Keeping Up with the Johnsons
1937 - It was the year the Hindenburg exploded, the year Amelia Earhart disappeared, the year Daffy Duck was introduced to the world. Dupont patented Nylon. Frank Zwicky added the word 'supernova' to our lexicon. Margaret Mitchell won the Pulitzer Prize for Gone with the Wind. The Golden Gate Bridge opened to traffic, Hitler busily plotted war. The Hobbit was first published. And my mom and dad were born.
And what about our road-trippers, the Johnsons?
You can learn quite a bit from a census.
According to the 1940 US Federal Census, the Johnson family was fairly well-off for the time. Head of the household Alden was President of Midwest Farmers Inc. located in the Exchange Building in South St. Paul.
|The Exchange Building, now known as the Historic Concorde Exchange|
Nowadays you can rent it out for weddings, corporate parties, etc.
Alden Johnson's wages are listed at $5,000/year, although I don't think they showed any salaries higher than that (meaning if someone made $10,000/year, it would still show on the census as $5,000/year). In comparison, some others listed on the same census page:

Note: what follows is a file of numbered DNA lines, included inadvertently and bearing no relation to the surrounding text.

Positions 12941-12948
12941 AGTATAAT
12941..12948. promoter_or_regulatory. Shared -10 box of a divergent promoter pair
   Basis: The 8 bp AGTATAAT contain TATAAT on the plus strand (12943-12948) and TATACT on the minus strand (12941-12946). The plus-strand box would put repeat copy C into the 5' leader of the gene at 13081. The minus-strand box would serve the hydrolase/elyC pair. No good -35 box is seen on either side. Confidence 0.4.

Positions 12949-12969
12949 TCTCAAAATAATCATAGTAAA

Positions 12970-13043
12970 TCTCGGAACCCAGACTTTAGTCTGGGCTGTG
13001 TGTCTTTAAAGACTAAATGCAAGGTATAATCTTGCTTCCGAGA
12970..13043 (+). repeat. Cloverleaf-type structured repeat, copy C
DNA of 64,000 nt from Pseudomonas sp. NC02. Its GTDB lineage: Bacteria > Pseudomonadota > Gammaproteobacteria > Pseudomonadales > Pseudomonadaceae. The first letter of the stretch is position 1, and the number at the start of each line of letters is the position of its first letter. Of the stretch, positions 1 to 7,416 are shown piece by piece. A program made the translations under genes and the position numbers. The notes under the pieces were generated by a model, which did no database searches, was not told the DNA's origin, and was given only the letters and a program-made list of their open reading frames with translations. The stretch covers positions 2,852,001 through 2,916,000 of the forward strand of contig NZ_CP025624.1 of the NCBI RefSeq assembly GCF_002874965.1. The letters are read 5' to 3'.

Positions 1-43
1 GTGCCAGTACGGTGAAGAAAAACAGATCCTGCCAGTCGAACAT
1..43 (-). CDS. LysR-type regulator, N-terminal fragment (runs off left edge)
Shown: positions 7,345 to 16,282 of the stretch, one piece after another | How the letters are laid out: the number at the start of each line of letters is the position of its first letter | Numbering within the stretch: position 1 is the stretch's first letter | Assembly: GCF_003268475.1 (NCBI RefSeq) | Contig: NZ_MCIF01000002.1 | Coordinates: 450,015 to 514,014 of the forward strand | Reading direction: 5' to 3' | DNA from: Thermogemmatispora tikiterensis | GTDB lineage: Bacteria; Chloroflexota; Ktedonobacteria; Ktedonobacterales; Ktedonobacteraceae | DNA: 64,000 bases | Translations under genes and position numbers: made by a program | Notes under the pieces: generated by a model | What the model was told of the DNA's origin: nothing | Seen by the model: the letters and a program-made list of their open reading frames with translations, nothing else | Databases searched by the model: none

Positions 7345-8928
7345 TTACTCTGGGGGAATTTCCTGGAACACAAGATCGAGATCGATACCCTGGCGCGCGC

Private maids were making between $400 and $600 per year.
A public school teacher earned a salary of $1,650.
A stenographer at a law firm earned $1,800 per year.
The family lived at 1896 Summit Avenue. the home was built in 1925. At over 5,000-square feet, it was valued at $6,000 in 1940, and sold as recently as 2012 for $695,000.
Here's a modern view of the house, care of Google Street View:
So it looks like the Johnsons were doing quite well at the time, and well-equipped to take their round-trip journey in 1937.
So that's a little background on the Johnsons, and the times they lived in. We'll get back to the scrapbook itself in Part 4.
To end this entry, here's the top song of 1937, Benny Goodman's version of the Louis Prima song, Sing, Sing, Sing: